One could argue Janeil Engelstad is all purpose, but that would underrate her contributions to the world.
Janeil is creative, dedicated and deeply caring. She uses art and science everyday to create new networks, care for the environment, help different communities, and create new ways of interacting with the world around us.
In 2010 she founded Make Art with Purpose (MAP) as a platform for international artists using art as a tool to raise awareness for environmental and social themes and create solutions.
MAP currently has 18 projects in place globally, with a handful of them born out of art-science collaborations both in the U.S. and in teams working internationally. At the Art + Science Rendezvous at UNT, Janeil spoke to the audience about current projects engaging themes in technology, ecology, environmentalism, interdisciplinary collaboration, and social ethics.
“New Geographies” explores the creative capability of social media. The project takes college and high school students from Seattle, Dallas, Central Europe, and Johannesburg and has them meet, discover, and create on different social media platforms. The main goal of the project is to take popular social media sites such as Tumblr, Instagram, or Twitter and observe how the students take the medium and transform it into a creative space. The students have no limitations on their creative abilities, the final output may be a physical installation or a new virtual space born in this “new geography.” The project will be presented at the end of October at the 50th anniversary of 9 Evenings in Seattle, Washington, which is an art, science, and technology festival celebrating technology mediated art.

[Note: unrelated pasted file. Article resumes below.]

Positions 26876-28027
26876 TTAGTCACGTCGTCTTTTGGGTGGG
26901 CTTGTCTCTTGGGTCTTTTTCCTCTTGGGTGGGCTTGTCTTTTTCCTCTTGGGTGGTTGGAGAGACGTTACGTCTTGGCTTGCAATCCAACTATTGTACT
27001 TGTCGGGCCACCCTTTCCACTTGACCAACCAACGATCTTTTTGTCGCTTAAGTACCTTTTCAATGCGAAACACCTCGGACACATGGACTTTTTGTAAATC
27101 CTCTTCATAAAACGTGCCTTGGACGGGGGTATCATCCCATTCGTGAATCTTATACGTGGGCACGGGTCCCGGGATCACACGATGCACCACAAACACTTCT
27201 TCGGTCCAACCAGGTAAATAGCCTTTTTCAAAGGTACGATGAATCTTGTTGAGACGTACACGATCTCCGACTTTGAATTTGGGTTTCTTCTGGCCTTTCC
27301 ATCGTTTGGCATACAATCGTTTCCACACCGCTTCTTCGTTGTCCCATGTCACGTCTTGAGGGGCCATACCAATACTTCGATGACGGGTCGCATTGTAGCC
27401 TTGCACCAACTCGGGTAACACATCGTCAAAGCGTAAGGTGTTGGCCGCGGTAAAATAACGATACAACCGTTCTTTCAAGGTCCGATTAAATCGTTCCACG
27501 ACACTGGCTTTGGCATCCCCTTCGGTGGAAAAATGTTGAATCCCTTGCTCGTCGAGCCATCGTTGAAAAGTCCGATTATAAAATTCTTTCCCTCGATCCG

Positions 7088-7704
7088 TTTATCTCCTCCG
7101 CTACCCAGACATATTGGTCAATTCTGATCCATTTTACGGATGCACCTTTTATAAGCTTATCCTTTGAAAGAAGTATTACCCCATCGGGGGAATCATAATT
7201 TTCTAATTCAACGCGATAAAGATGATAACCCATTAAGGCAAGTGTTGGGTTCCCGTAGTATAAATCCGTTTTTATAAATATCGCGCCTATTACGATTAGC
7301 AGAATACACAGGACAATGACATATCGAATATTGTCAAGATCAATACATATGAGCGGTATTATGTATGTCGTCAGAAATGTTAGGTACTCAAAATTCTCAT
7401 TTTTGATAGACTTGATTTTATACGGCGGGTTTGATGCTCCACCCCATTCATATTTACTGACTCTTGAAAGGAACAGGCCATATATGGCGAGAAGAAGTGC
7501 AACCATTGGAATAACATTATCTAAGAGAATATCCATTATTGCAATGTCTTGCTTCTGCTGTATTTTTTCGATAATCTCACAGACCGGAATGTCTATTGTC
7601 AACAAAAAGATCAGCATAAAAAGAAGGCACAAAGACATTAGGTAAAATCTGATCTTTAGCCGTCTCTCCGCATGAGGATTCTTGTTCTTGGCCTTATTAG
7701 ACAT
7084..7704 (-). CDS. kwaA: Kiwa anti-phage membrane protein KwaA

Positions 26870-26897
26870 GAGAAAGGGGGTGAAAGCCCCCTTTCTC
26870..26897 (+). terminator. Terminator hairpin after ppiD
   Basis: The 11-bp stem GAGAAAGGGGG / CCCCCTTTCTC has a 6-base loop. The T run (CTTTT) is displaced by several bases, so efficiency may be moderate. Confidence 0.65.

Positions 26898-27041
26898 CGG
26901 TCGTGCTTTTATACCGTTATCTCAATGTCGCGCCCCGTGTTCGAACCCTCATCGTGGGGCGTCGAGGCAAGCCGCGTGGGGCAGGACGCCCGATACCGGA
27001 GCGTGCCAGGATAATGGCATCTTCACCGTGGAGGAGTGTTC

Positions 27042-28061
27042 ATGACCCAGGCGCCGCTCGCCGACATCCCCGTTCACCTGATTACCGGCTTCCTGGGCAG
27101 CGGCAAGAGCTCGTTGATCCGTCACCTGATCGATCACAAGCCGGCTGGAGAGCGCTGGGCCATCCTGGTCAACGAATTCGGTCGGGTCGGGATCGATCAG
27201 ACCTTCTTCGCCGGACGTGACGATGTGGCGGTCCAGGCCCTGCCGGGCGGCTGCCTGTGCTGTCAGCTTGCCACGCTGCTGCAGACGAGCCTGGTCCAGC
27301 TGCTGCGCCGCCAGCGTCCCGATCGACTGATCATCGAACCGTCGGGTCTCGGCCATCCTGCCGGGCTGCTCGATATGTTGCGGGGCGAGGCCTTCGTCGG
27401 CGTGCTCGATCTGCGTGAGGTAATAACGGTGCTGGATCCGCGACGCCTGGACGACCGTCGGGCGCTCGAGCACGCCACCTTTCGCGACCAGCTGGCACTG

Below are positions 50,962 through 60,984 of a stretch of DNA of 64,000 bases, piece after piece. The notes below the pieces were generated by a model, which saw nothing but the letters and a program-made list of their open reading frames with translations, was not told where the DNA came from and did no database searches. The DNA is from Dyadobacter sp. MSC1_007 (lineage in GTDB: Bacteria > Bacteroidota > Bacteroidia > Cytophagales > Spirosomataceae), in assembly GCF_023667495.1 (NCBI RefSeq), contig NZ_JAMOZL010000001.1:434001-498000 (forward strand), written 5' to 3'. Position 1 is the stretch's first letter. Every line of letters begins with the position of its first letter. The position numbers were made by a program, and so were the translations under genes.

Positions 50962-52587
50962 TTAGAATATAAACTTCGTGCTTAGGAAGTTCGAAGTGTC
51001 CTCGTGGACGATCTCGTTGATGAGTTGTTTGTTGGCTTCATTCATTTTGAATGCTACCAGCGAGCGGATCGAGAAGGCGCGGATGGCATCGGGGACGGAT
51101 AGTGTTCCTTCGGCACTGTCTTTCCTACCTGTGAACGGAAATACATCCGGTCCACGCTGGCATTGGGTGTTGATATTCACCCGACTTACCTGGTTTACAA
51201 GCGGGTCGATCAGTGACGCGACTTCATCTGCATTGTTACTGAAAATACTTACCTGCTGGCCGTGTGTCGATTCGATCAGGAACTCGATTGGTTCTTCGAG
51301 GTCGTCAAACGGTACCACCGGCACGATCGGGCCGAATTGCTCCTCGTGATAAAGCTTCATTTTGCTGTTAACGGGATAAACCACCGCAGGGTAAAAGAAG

Serving the World Community
“Rivers, Lakes, and Streams” fed into a broad environmental theme in Engelstad’s talk and provided the working title of her latest international water project. The project has sites throughout the world including in Taipei, Taiwan where Engelstad will travel in 2017 to work with Bamboo Curtain. The Taiwan based initiative creates community art projects to promote environmental sustainability and awareness. Read more here. MAP’s contribution in Taipei will be replicating GREENMEME’s River Liver project. A River Liver, first created in 2005 in the Los Angeles River, is a sculpture embedded with local plants that over time help restore polluted bodies of water.
Engelstad also works with artists and scientists creating nano-particle based cancer drugs to project images on artificially grown cancerous tissues, planting different plots of plants to aid in species migration, and planning conservation projects in different water sources.
You can learn more about Janeil at http://www.janeilengelstad.net/.320.html
To keep up with Janeil and MAP follow @makeartwpurpose on Twitter!
News@xREZ April 2016 by Lucero Cantu